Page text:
July 19, 2007

Big Ben and the Ministry of the Fed: Housing Doublespeak. NovaStar Shining.

One important rule for investors is don’t chase bad money with good. NovaStar Financial is having a challenging time getting out of the doldrums even after a $150 million booster shot it received from private equity funds. Not only are analyst predicting a future price target of $4.50, much less than the current $5.96 price but the company is also planning on slashing the dividend for many investors. Keep in mind this is a company that once was trading as high as $64 a share. But home equity lines of credit and loans are much more expensive now that rates have shifted. 30 year fixed rates are still doing fine at historical lows, but financially, this was a small sliver of the pie for these subprime players. According to Reuters:

“NovaStar shares were down $1.15 to $5.96 in late-morning trade on the New York Stock Exchange after falling to as low as $5.91 earlier in the session.

As a result of the deal, FBR's Valentin said NovaStar common shareholders will see their dividend slashed to $2.67 a share from $4.21 a share. Valentin also said the $150 million injection is not enough to sustain NovaStar, a REIT, unless mortgage markets suddenly rebound."

Like other subprime lenders, which make home loans to people with weak credit, NovaStar has suffered rising defaults and has struggled to sell the loans it makes to investors. Quarterly results have suffered this year, while rivals were prompted to exit the business or forced into bankruptcy.”

This isn’t something new. I warned about the subprime implosion a few months ago including the challenges NovaStar would face. Although many pundits were echoing that $150 million dollars would keep the company solvent for a while longer, there is no way any amount of bad money would keep over inflated assets high forever. And the caveat in the above quote is “unless mortgage markets suddenly rebound.” Now do we really see that happening?

Big Ben Chimes in Again

Then we move on to Big Ben using his glorious Orwellian Doublespeak. First, Mr. Ben is frustrated that the Yuan is rising at a slow pace:

“"I share your frustration about the slow pace" of China's currency revaluation, Bernanke said in response to a question from the Senate Banking Committee following his twice-yearly Congressional testimony.”

Glad he shares the frustration of the American public. Well that can easily be remedied by raising the Fed interest rate. Of course this will pop the bubble. But why should housing pundits worry? They’ve mentioned that housing rose on its own merits without the crutch of easy credit. When asked if housing could face a hard fall, this is his response:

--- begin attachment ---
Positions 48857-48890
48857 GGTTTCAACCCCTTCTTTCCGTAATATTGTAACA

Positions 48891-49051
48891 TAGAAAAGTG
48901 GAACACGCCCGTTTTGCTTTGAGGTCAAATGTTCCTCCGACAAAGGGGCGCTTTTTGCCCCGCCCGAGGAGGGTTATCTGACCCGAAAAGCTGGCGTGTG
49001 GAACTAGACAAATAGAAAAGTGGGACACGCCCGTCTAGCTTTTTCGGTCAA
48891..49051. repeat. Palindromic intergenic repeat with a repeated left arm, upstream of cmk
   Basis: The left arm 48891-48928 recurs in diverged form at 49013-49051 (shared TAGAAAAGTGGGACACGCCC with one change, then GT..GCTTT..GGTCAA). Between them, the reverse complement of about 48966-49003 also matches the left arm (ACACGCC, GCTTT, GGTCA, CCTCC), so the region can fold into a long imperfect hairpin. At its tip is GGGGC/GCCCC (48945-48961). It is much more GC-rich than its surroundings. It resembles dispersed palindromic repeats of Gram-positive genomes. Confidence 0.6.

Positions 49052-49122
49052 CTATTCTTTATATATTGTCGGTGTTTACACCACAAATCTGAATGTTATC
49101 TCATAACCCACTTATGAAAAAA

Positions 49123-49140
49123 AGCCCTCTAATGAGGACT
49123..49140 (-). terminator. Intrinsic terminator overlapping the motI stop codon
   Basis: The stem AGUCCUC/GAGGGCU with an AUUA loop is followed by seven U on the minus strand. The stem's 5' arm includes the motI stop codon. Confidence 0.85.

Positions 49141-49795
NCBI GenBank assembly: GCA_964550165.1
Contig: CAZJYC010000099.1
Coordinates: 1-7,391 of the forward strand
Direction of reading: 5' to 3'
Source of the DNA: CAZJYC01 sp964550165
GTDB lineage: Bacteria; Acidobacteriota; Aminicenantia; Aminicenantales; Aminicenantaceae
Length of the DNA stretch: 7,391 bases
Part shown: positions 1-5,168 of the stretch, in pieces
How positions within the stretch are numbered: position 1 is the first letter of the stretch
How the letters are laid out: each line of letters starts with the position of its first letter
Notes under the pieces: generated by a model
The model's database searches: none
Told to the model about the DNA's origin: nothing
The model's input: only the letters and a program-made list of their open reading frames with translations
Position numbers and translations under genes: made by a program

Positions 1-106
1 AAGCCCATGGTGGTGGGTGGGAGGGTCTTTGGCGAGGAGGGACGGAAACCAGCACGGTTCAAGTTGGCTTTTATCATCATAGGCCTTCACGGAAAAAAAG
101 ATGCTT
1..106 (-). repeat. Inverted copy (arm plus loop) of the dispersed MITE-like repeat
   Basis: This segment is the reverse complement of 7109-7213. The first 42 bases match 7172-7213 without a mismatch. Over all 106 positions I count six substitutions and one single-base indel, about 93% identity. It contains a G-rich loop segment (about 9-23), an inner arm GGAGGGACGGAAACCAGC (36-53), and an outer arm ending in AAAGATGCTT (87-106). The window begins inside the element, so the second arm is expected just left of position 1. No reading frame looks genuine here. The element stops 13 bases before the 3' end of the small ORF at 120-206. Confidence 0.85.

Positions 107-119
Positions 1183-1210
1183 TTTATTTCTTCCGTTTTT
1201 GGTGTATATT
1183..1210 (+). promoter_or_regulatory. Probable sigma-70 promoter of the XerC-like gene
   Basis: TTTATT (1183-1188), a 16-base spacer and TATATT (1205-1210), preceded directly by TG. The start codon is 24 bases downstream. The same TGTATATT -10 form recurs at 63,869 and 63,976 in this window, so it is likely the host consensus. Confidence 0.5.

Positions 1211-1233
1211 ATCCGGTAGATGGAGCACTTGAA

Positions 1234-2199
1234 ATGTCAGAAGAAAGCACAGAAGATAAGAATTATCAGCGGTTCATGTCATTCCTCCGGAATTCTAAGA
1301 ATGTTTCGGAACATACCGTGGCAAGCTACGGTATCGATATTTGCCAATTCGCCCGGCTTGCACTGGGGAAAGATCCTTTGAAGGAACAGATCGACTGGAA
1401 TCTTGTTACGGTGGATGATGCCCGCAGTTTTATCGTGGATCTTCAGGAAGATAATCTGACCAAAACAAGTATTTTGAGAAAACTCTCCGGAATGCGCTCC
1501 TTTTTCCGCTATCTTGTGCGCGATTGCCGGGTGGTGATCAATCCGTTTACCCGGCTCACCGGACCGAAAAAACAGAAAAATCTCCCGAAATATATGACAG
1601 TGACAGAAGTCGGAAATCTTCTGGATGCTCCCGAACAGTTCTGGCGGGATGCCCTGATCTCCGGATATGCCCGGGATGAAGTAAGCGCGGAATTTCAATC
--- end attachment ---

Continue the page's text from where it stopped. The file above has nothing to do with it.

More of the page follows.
“"We think it remains a risk, we have an inventory problem,"

An inventory problem? Well isn’t that something! And here I was thinking that it was a pricing problem. The doublespeak gets better in this testimony. When asked about the overall state of the economy, Ben responded:

"The ongoing housing correction could prove larger than anticipated, and energy and commodity prices could continue to rise sharply" and that could "spread to other parts of the economy," said Bernanke. Therefore the "upside risks to inflation is [the Fed's] primary policy concern."

You’ll understand that political operatives love using the word “could.” Well I could make a million dollars tomorrow, or not. Well housing could correct, or not. And they keep calling it a “housing correction.” This is a bursting credit bubble! Call it what it is. All these convenient euphemisms make it seem like we are in a high school band class. So the primary concern is inflation. Excellent, at least we agree on one thing. Then what about the resounding housing inflation we have seen in the last few years? The Fed actually created this monster by lowering rates and creating excessive easy credit. This played perfectly into a society that has a very hard time saving for retirement or anything else. Not only that, it made everything you buy with credit cards easier. Even last year, it was incredibly easy to find 0 percent offers on credit card purchases. Try finding these deals now. Now they include a 3 percent transaction fee. Suddenly people can’t play the mortgage refinancing musical chairs game.

“"The most pressing issue facing the U.S. economy today is excessive and growing inequality,"
Bernanke responded by pointing to other studies that show middle class Americans are generally much better off now than they were two decades ago.

But he also said better education training programs, as well as cheaper access to health care, are some things that could be done to lessen the income gap.”

Basically you are doing better if you aren’t buying your first home, eating food, don’t get sick, and avoid going to college. Aside, from that you are doing fantastic! Amazing double speak in face of the largest housing inventory in multiple decades.

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genius said...

I've been reading your blog for a long time, this is my first post.

Well stated, it seems to really pain these guys to give an answer that is either clear or concise. I do personally think he's correct about spiking energy and commodity prices. You don't have to be a Peak Oil freak (I read a PO forum once - sweet Jesus - those guys are convinced that the world is going to end tomorrow) to realize that the days of cheap energy are drawing to a fairly quick conclusion. Plus with the industrialization of 'emerging' economies and the lack of raw materials like, say copper and nickel, I can see some crazy times ahead.